On pages 741 and 742, Farmer and Morningstar talk about how they were surprised by how quickly the players were figuring out their puzzles. They expected the activity to take days, while some guy figured out the secret in 15 minutes and beat the challenge by himself, leaving all of the other players without a game to play. They go on to say that as the players swamped the levels, they (the designers) lost more and more control, as the players started to have a significant impact in the way the game was being played.
Reading about this brought me back to being a counselor at summer camp. As counselor, my primary job is to take care of the kids, but I'm also required to come up with all sorts of fun activities, games, and events. In a way, I get to be a game designer. I usually get a topic and a time limit, but other than that, I can come up with any game I want to make the kids play. Over the years I've figured out how to balance a game, but there's always that one time that the campers figure out some creative way to get around restrictions and beat the game more quickly that I had intended.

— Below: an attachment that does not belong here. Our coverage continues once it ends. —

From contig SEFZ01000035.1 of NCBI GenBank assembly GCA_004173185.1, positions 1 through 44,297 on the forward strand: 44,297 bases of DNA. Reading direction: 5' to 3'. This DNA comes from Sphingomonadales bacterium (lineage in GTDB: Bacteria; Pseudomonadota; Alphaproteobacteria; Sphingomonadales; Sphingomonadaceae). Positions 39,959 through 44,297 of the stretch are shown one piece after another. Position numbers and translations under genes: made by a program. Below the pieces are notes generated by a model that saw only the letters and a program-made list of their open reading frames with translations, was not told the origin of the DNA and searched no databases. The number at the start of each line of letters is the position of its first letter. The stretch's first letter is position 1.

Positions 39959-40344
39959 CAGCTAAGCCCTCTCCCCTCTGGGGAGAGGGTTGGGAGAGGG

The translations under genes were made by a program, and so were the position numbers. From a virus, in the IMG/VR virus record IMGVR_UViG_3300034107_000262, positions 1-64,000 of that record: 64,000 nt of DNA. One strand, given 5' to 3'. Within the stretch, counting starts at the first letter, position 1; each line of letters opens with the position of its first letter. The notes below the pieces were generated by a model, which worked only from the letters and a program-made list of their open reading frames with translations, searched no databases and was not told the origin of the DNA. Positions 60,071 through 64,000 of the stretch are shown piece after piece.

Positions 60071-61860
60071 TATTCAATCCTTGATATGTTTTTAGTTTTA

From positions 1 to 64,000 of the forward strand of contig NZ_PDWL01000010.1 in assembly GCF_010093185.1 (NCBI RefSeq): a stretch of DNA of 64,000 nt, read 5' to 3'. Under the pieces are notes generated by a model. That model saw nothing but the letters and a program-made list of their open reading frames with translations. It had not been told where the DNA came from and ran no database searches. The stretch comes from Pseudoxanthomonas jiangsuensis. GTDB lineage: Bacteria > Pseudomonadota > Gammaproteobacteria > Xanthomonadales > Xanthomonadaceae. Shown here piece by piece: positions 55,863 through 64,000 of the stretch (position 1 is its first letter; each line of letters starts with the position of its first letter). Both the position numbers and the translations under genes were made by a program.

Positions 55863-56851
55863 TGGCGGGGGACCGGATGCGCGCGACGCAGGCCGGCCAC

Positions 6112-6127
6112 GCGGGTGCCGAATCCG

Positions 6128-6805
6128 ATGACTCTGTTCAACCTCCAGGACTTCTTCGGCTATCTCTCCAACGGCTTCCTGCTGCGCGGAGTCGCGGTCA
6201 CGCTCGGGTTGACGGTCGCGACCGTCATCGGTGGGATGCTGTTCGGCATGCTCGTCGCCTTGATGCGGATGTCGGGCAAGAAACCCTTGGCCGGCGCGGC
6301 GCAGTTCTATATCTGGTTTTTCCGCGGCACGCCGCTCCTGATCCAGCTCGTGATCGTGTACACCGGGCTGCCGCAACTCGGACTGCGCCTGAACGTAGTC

The two environments are definitely different, but they share similar evolutionary tendencies. In Habitat, the players interact with their environment for a long period of time, while the summer camp games have a specific time limit. In both environments, the players are allowed a certain degree of freedom and the designers are able to change the game midway through. The players' degree of freedom allows them to impact the designers' next choice. In both environments, the designers have a strong incentive to mold their game to the players' desires, because they want them to have a good experience and continue playing the game. Technologies evolve because people use them, find things about them to change, have the freedom to express their suggestions, and are able to communicate with designers who have the power to change the technology into something better.